There's not much of a better time to be a sports fan.
The Olympic Games in Tokyo starts in earnest from Friday night with the staging of the opening ceremony and there will be few people in Dubbo as glued to their screens as Steve Gamble.
Not only is Gamble the president of the Dubbo Athletics Club and someone who's passionate about helping young athletes chase their dreams and the benefits of an active life style, he has a real connection to the Olympics.
When he was younger, Gamble was a promising athlete but had his own Olympic dream shattered by a serious injury. Today there's a focus on helping other but a real love affair with the Games remains, as is clear by the fact he currently has an Olympic torch from the 1956 Games at Melbourne in his home.
"It's magnificent," Gamble said of being in possession of the torch.
The torch came into Gamble's possession via his father, who was an avid collector of sports memorabilia and had a huge amount of items relating to the 1956 Games.
The torch came into the family roughly three decades ago but had been in storage for around 15 years before Gamble and his brother decided to take it out in the last six months and show it off in the lead-up to the Olympic Games at Tokyo.
The plan had been to visit a number of schools to help promote the Games and its history and while COVID has made that a little difficult, Gamble has still done all he can to provide the kind of inspiration it gave him as a child.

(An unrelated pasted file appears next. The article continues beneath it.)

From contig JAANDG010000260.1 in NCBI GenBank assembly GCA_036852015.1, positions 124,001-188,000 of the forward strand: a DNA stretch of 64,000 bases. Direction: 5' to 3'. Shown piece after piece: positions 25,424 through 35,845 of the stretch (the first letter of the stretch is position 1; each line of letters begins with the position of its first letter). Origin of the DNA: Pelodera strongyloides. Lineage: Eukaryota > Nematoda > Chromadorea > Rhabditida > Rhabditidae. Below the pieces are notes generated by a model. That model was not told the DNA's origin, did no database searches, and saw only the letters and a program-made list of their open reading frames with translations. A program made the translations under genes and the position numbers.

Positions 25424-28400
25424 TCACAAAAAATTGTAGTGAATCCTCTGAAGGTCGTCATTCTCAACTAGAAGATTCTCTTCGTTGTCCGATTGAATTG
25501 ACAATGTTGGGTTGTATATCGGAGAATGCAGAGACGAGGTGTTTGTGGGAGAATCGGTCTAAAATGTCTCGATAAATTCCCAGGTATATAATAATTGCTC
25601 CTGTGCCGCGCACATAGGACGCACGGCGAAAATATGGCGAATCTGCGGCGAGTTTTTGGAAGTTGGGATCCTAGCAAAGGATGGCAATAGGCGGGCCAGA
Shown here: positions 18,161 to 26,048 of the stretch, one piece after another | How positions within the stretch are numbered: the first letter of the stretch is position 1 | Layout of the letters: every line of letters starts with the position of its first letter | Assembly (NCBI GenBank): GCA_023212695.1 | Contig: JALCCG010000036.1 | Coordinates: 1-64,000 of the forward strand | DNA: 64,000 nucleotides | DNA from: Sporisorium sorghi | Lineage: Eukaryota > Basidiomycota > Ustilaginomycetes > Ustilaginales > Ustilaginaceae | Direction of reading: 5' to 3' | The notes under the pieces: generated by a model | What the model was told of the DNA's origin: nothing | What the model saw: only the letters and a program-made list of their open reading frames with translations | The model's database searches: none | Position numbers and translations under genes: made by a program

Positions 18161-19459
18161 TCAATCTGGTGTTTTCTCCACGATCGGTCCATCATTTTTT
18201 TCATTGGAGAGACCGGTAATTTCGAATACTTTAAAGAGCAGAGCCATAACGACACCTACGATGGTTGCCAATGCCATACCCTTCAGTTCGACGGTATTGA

"As a kid when my father first got it, it was always an aspiration to try and make it to the Olympics and unfortunately my career was cut short but it's passed on to my two girls and they love it and like just having it around," Gamble said.
"To see the look on people's faces when they see it and get the chance to touch and hold it. They see it on TV every four years and they can see the torch from Australia's first Olympics, you can see they're reliving memories of past events and there's a bit of passion."
The family also owns a Sydney 2000 torch, among other historic items, but travel restrictions have made it that little more difficult for Gamble to get that historic piece to Dubbo.
Growing up, Gamble was a talented football player while he also showed plenty of promise in track and field, with a focus on the 100m sprint and long jump.
He was awarded a scholarship to help him chase his Olympic dream but tragedy struck just as he was primed to make a real name for himself.
"In 2001 I was fortunate enough to get a scholarship in athletics and I was due to jump my first qualifying event for the junior world championships but I broke my back the night before," Gamble revealed.
"I fractured two vertebrae in my lower spine and that was the end of my long jump dream."
The love for sport didn't end through and Gamble has enjoyed some stellar results on the masters athletics circuit while he's previously played in the NSW Premier League football competition and has even reached a high level in events like snooker.
His role as president of the Dubbo Athletics Club also keeps him involved and allows him to share his own experiences with the next generation who could potentially represent their country on home turf after Brisbane was awarded hosting rights for the 2032 Games on Wednesday evening.
"Now it's time to pass that torch, you could say, on to my kids," he said, before speaking about the Brisbane Games.
"It's is tremendous. We've got a unique opportunity this time around to make it bigger than Sydney, and bigger than Melbourne."
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